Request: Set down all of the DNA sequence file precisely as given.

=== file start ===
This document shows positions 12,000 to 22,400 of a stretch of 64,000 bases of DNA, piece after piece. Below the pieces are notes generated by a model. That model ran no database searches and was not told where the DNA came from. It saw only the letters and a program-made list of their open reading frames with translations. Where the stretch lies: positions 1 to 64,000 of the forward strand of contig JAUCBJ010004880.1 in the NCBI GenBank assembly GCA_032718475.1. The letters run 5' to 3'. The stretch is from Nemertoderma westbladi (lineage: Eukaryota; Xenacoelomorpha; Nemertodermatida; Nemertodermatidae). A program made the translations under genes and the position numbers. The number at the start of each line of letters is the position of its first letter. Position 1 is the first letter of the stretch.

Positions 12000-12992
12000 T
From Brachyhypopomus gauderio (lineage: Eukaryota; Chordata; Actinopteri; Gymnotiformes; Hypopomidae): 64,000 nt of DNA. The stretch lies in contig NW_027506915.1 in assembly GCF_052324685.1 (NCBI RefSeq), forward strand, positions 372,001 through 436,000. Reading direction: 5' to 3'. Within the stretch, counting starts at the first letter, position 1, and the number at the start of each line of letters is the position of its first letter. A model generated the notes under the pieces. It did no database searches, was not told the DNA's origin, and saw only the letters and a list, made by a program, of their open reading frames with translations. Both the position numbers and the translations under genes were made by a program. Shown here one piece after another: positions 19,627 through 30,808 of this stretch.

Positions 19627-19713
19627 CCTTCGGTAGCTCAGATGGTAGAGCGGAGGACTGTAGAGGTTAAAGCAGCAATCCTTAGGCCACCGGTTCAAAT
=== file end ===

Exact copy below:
This document shows positions 12,000 to 22,400 of a stretch of 64,000 bases of DNA, piece after piece. Below the pieces are notes generated by a model. That model ran no database searches and was not told where the DNA came from. It saw only the letters and a program-made list of their open reading frames with translations. Where the stretch lies: positions 1 to 64,000 of the forward strand of contig JAUCBJ010004880.1 in the NCBI GenBank assembly GCA_032718475.1. The letters run 5' to 3'. The stretch is from Nemertoderma westbladi (lineage: Eukaryota; Xenacoelomorpha; Nemertodermatida; Nemertodermatidae). A program made the translations under genes and the position numbers. The number at the start of each line of letters is the position of its first letter. Position 1 is the first letter of the stretch.

Positions 12000-12992
12000 T
From Brachyhypopomus gauderio (lineage: Eukaryota; Chordata; Actinopteri; Gymnotiformes; Hypopomidae): 64,000 nt of DNA. The stretch lies in contig NW_027506915.1 in assembly GCF_052324685.1 (NCBI RefSeq), forward strand, positions 372,001 through 436,000. Reading direction: 5' to 3'. Within the stretch, counting starts at the first letter, position 1, and the number at the start of each line of letters is the position of its first letter. A model generated the notes under the pieces. It did no database searches, was not told the DNA's origin, and saw only the letters and a list, made by a program, of their open reading frames with translations. Both the position numbers and the translations under genes were made by a program. Shown here one piece after another: positions 19,627 through 30,808 of this stretch.

Positions 19627-19713
19627 CCTTCGGTAGCTCAGATGGTAGAGCGGAGGACTGTAGAGGTTAAAGCAGCAATCCTTAGGCCACCGGTTCAAAT